Out here on the farm and in the pastures we find a full corded coat difficult to keep clean, so we either clip the Kom coats into a lion cut, doing the long areas with scissors, or we use clippers and shear the coat short, once per year.  The stage of coat causes the dogs to mimic other breeds.  People first meeting our Koms might mistake them for an Airedale or a Doodle depending on the time of year!  Most often the question is just a simple "What's THAT!?"  

Melport Meadows Komondorok...

​Pronounced:  KOM-un-door






As Captain and Beauty aged, we were blessed with two daughters from their last litter.  We kept Anya and Akili to carry on their bloodlines.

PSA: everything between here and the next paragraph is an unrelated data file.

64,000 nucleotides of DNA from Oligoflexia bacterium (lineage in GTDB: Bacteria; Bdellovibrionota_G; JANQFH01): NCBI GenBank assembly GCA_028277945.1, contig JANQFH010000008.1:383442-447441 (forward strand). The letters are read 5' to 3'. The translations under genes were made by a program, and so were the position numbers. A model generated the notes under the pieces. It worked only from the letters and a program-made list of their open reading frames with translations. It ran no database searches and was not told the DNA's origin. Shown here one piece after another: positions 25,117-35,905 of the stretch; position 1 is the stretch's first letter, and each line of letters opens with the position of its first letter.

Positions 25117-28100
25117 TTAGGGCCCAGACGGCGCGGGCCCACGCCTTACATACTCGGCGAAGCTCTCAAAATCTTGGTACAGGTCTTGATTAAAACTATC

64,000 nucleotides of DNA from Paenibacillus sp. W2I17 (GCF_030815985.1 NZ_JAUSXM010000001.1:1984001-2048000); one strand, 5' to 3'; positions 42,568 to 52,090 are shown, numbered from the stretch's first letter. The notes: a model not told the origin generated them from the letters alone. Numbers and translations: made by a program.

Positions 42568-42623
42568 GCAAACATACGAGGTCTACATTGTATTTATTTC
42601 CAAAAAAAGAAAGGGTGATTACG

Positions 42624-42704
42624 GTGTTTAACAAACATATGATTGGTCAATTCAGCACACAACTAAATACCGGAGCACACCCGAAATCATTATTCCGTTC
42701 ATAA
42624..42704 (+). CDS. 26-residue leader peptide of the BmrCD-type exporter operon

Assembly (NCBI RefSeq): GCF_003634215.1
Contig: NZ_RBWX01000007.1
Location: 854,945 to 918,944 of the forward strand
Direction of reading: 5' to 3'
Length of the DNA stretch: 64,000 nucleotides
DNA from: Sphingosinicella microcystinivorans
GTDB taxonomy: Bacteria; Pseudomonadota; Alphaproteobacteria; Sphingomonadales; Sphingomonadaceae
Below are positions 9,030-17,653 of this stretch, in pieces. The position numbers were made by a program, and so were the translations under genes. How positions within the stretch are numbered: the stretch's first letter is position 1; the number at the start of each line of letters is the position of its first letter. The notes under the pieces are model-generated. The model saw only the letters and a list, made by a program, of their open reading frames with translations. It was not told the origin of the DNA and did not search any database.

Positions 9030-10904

Adorjan is Captain's new son-in-law.  He came to us from the Czech Republic in 2015.  One night, very late, I decided I was going to look at one last page on the website that I was searching - in futility, I thought - for a son-in-law for Captain.  I came upon an entry that made me say "That litter sounds perfect!"  To my dismay, the breeder turned out to be in the Czech Republic.  OK, I thought, it won't hurt to inquire.  An answer was awaiting me in the morning, and a relationship began with Adorjan's breeder, Sylvie.  It was great fun to discover that Sylvie had a grooming salon in her house, like my daughter has here - but a bit more upscale!  The yard, the picket fence, the hills and trees and their neighbor's sheep all looked so much like those things here at Melport Meadows!  Sylvie made it clear that they show their dogs for the fun of it, and she sent pictures of the wall of ribbons and trophies won by their dogs, and of the couple handling their dogs in the show ring - both husband and wife wearing traditional Hungarian clothing and dogs in gorgeous corded coats!